September 15, 2023

Evolution of Aquaculture Value Chain Development in Zambia — Approaching a Century of Demonstrated Resilience

Fish cages near Siavonga, Zambia. The country is endowed with 23 million hectares of water and wetlands.
Lake Kariba is the world’s largest reservoir by volume, and it is well suited for fish culture

Located in the central part of Southern Africa, Zambia is landlocked and surrounded by eight countries: Angola, Botswana, Democratic Republic of Congo (DRC), Malawi, Mozambique, Namibia, Tanzania and Zimbabwe. Zambia will be hosting the second Aquaculture Africa conference (AFRAQ23) for the African Chapter of the World Aquaculture Society, from the 13th to 16th November 2023. The conference will be held at the Mulungushi International Conference Centre (MICC) in Lusaka under the theme: Resilient Value Chains in the Blue Economy.


Growth of aquaculture in Zambia (Source: FAO and Ministry of Fisheries and Livestock). The country is one of the fastest growing aquaculture producers in Africa, producing mainly tilapia.


It is estimated that out of Zambia’s total land area of 75 million hectares or 752,000 km2, 58% (42 million hectares) is classified as medium- to high potential for agricultural production. The country receives between 800 and 1,400 mm of rainfall annually. It is suitable for the production of a broad range of crops, fish and livestock. Zambia is endowed with a total of 23 million hectares of water and wetlands, with more than 400 indigenous fish species. These natural resources, coupled with favorable climatic conditions, are being utilized for inland aquaculture development. According to the African Development Bank, Zambia is one of the countries in Africa with high potential to expand agriculture, livestock and fisheries (including aquaculture), given the vast land, labor and water resources available.

Zambian aquaculture is documented to have begun in the 1940s when indigenous cichlid species were introduced in dams and earthen ponds, mainly after the construction of six fish ponds in 1943 at Chilanga Fish Farm located 15 km south of the capital Lusaka. Chilanga still remains an important historical site for fisheries and aquaculture and it is where the Headquarters of the Department of Fisheries is based. Later, in the 1950s the government established a fish farm in Northern Zambia (the National Aquaculture Research and Development Centre) at Mwekera which is 25 km East of Kitwe, the third largest city in Zambia. This was done in order to demonstrate fish farming ventures and supplement the experiments that were being conducted at Chilanga. Today, the center remains the largest aquaculture research institution in Zambia.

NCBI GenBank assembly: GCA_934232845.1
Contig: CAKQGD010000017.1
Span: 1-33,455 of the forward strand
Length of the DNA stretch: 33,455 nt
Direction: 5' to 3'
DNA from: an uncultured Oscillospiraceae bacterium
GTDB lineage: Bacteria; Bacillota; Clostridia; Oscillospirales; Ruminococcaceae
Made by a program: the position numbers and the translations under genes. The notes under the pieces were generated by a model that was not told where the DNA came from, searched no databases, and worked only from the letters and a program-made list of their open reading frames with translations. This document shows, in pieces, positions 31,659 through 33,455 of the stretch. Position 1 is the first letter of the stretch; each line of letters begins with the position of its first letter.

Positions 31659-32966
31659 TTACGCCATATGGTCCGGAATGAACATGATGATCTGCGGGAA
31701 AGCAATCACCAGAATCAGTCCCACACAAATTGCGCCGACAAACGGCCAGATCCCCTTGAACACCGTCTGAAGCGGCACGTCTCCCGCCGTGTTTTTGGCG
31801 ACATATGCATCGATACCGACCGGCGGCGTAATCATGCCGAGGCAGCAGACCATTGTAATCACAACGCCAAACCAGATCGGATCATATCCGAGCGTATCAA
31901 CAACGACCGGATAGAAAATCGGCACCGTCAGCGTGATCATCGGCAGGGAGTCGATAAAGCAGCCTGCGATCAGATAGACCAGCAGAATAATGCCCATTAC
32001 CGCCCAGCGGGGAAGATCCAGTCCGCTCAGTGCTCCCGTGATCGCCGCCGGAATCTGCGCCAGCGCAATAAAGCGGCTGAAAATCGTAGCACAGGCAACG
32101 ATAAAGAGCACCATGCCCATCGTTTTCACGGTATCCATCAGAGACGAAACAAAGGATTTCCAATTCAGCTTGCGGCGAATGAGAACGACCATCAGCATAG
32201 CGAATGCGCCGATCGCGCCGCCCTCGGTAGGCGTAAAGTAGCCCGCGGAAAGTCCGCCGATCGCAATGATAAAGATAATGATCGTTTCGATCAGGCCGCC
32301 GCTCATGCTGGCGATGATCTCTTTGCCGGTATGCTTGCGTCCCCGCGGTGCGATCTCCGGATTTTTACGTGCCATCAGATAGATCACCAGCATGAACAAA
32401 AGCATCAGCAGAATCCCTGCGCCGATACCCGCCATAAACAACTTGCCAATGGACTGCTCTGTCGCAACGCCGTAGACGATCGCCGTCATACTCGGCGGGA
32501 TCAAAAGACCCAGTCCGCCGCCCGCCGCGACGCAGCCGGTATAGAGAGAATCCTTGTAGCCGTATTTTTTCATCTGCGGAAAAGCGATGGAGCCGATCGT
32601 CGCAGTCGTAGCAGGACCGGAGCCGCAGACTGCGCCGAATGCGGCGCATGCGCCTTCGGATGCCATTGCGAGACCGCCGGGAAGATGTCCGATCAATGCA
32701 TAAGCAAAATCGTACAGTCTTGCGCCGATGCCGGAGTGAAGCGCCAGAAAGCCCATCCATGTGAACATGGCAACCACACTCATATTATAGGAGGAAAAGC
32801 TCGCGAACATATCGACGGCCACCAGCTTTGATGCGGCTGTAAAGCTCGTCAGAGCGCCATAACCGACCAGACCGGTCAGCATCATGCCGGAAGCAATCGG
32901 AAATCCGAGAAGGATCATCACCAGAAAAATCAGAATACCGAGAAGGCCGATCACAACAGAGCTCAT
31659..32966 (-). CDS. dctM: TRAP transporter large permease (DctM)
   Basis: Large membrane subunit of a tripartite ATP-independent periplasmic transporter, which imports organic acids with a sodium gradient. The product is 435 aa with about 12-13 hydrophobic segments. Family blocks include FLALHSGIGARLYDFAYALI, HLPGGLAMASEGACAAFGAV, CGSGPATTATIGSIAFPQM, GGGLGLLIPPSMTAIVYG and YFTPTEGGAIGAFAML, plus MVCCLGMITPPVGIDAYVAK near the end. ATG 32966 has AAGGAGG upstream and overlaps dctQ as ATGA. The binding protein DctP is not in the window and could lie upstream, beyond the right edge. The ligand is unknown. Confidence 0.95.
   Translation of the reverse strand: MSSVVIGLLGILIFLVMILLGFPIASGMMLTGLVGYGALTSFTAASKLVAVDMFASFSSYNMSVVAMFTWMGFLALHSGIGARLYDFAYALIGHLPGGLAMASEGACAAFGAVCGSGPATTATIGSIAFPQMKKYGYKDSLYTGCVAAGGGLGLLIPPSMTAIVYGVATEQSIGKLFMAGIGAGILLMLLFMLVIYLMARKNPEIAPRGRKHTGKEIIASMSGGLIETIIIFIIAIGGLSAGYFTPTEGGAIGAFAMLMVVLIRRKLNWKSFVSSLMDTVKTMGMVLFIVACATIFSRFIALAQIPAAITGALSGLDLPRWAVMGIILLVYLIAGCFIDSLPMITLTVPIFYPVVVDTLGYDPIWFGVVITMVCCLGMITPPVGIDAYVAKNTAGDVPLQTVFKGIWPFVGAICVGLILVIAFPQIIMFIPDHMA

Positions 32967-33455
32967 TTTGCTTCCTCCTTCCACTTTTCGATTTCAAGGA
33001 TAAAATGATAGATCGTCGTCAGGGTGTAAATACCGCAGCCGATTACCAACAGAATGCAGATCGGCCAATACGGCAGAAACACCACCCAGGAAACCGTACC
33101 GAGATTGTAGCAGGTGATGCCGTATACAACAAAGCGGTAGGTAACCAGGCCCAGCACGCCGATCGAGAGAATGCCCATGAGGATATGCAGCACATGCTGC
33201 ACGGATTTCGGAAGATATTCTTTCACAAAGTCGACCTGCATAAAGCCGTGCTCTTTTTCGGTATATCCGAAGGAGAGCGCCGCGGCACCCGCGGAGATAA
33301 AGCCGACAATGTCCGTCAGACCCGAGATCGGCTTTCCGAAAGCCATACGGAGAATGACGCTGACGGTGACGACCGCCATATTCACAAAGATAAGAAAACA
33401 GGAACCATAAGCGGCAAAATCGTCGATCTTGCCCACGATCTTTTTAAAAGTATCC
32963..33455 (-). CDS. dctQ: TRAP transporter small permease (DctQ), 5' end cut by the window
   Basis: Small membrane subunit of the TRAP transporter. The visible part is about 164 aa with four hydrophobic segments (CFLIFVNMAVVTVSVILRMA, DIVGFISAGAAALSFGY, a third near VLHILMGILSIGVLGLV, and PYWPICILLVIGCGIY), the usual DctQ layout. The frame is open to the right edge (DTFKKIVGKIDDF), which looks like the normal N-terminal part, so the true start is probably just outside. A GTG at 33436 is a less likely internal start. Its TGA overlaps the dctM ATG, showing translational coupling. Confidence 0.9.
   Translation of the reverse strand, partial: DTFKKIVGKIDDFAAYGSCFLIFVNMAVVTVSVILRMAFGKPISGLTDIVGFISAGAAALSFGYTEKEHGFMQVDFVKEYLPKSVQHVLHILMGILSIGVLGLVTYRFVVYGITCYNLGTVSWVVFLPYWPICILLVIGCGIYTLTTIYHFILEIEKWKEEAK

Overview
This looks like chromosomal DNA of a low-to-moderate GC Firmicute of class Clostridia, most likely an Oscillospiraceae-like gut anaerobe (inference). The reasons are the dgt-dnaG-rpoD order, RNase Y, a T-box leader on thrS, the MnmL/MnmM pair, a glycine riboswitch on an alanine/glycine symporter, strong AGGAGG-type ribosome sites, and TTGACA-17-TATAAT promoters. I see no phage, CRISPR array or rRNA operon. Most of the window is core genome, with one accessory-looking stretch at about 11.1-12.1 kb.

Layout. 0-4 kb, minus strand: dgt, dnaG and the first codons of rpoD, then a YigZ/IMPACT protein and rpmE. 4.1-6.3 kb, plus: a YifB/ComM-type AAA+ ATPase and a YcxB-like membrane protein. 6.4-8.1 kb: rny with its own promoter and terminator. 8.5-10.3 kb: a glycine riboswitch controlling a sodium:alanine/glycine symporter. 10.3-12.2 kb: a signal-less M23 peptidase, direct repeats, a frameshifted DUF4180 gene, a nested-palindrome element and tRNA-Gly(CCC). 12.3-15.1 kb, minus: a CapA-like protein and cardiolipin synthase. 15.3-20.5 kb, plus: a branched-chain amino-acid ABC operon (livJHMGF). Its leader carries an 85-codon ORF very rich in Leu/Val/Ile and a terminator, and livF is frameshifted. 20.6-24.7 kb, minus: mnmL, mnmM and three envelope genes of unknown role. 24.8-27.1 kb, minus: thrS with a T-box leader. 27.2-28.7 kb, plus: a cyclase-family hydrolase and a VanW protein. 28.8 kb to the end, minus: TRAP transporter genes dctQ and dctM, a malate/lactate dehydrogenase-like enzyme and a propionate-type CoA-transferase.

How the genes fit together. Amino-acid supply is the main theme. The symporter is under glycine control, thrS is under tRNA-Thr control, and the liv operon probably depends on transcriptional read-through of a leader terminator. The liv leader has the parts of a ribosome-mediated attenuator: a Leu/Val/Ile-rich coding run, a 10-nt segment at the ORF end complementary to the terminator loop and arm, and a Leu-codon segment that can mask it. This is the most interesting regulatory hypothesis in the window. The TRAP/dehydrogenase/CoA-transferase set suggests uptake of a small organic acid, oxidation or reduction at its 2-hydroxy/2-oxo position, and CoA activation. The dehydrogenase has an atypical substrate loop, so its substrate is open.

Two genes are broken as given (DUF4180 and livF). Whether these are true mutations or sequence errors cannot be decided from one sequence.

Typical earthen ponds used to produce various species in Zambia and the surrounding region.
Commercial feeds are available for various species and life stages, and Zambia is now a net exporter of fish feeds.


At that time, the emphasis was subsistence farming as opposed to viewing aquaculture as a business. This contributed to the stagnation of aquaculture for more than twenty years (1966 – 1986). Furthermore, the policies at the time did not help matters since they favored capture fisheries, as these activities involved more people. Fish supplies from the wild were deemed adequate for the population. The policy ignored the fact that fish farming could overcome the low supply of fish from natural water bodies as the human population grew.

As population growth put pressure on wild stocks, the government established fingerling production centers across the country to try and stimulate fish farming. A total of nineteen fish farms were established in all ten Provinces. Government, working with development partners, supported the promotion of fish farming for food and nutrition security, especially in rural areas. Aquaculture parks are currently being established as a mechanism to stimulate investments in the sector.